When the fingerlings get to a certain size they are placed in the twelve raceway ponds outside. Here you can feed the salmon and steelhead and there were a few people doing so when I was there. When the king salmon reach four to six inches in length they are ready for planting in the river system. Steel head must reach eight to twelve inches in length before they were planted.
Visitor Center open Monday-Friday 8 a.m. - 3 p.m. and Saturdays/Sundays 9 a.m. - 3 p.m. Closed Christmas Day.
In order to reach the Nimbus Fish Hatchery take Highway 50, 18 miles east of Sacramento. Travel north on Hazel Ave. 0.7 mile, make a left hand turn at Gold Country Blvd. Travel 200 yards to the parking lot entrance on the right.
Salmon Fishing in the American River
Salmon fishing is a seasonally significant form of recreation around Sacramento. Every year thousands of fisherman line the banks of the American River to fish for salmon, steel head and other species. Fishing is not allowed in and during spawning times. However in October you will see fisherman up against the banks of the river and wading out in the middle of the cold stream to catch a salmon.
The photos taken here are adjacent to the Nimbus Fish Hatchery off of Hazel Avenue in Sacramento. On bright October days you can walk the banks of the American River and every few seconds see a salmon jump out of the water while fisherman watch hoping that the salmon will take their line and become the evening dinner.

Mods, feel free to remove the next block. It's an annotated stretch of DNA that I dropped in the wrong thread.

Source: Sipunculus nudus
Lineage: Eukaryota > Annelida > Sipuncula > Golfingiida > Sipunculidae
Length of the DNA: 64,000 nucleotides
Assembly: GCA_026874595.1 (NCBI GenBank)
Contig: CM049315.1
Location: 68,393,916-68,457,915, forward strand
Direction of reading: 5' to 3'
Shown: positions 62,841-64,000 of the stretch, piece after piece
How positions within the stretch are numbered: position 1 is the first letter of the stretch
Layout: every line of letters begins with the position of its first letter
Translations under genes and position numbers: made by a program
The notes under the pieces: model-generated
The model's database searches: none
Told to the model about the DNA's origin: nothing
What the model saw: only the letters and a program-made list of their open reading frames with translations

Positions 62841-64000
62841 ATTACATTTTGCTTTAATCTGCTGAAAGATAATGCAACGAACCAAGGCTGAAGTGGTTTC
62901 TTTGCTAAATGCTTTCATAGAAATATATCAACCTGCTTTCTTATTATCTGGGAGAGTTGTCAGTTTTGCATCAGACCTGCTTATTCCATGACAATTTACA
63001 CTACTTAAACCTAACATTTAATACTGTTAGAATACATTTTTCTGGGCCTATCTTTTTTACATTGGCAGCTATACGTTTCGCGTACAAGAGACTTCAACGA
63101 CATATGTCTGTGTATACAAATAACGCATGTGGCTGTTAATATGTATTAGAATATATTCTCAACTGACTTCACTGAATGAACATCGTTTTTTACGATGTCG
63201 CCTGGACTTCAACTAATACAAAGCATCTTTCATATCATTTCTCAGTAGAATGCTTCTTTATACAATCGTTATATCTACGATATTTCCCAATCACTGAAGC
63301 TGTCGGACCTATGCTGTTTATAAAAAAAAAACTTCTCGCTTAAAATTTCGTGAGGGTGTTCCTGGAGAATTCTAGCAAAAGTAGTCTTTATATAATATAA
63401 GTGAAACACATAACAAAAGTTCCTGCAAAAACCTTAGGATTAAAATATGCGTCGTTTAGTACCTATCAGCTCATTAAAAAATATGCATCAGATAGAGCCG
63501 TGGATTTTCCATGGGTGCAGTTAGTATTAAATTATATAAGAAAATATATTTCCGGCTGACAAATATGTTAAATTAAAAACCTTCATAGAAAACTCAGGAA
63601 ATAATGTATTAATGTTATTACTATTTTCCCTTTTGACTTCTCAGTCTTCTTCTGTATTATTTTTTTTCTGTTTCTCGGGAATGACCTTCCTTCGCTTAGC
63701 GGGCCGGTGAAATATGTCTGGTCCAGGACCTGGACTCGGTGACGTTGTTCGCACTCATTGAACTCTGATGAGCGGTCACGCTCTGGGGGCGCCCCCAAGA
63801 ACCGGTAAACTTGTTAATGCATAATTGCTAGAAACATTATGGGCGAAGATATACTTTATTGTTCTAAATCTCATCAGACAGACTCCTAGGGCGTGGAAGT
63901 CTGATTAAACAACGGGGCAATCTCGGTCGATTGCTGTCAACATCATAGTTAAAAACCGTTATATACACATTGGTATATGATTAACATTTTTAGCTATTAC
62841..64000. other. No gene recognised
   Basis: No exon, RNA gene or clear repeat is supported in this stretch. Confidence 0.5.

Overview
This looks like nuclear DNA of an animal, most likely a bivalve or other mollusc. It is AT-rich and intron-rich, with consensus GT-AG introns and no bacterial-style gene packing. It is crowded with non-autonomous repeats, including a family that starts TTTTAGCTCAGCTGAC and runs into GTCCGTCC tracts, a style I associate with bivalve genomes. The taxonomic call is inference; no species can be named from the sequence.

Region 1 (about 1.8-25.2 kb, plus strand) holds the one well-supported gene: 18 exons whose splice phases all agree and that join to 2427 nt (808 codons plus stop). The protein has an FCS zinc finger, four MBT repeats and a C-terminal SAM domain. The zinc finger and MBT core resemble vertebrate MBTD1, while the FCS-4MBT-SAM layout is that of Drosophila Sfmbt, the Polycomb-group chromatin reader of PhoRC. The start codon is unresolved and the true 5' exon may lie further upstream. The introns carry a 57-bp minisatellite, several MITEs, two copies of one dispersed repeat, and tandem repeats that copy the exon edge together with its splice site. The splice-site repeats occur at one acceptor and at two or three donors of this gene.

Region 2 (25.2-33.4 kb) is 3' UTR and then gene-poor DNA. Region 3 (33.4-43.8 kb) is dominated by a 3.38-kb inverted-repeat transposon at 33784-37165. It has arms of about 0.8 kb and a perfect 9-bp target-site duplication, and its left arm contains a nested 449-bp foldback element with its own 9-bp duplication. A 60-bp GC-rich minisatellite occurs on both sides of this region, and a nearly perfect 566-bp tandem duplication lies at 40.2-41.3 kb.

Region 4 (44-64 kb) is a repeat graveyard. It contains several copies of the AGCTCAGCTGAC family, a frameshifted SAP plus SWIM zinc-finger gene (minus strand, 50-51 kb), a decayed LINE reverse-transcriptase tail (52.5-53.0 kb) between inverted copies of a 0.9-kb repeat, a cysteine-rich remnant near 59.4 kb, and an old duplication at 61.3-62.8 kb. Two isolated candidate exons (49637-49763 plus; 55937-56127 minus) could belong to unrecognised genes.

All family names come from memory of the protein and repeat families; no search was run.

To get to the Nimbus Fish Hatchery and Fishing Area; Off Highway 50, 18 miles east of Sacramento. Travel north on Hazel Ave. 0.7 mile, make a left hand turn at Gold Country Blvd. Travel 200 yards to the parking lot entrance on the right.
Quirky Davis: Worth A Trip!
The City of Davis is a short 15 miles west of Sacramento. It is home to the University of California at Davis which has well over 25,000 students. It was the school I earned my undergraduate degree at and where I met my wife.
Aside from being a university town there are many interesting things to see there. There is an outstanding arboretum with some beautiful walks along a creek. There are some great examples of how to live green including the Village Homes Subdivision. Many great museums on campus and in the city itself. The town has been voted as the most bicycle friendly city in the United States and there are gobs of bike trails all over the city.
Please come and visit my Davis web page which has over 20 tips on things to see, do and where to eat in this interesting town.
SQUEEZE INN - Best burgers in town!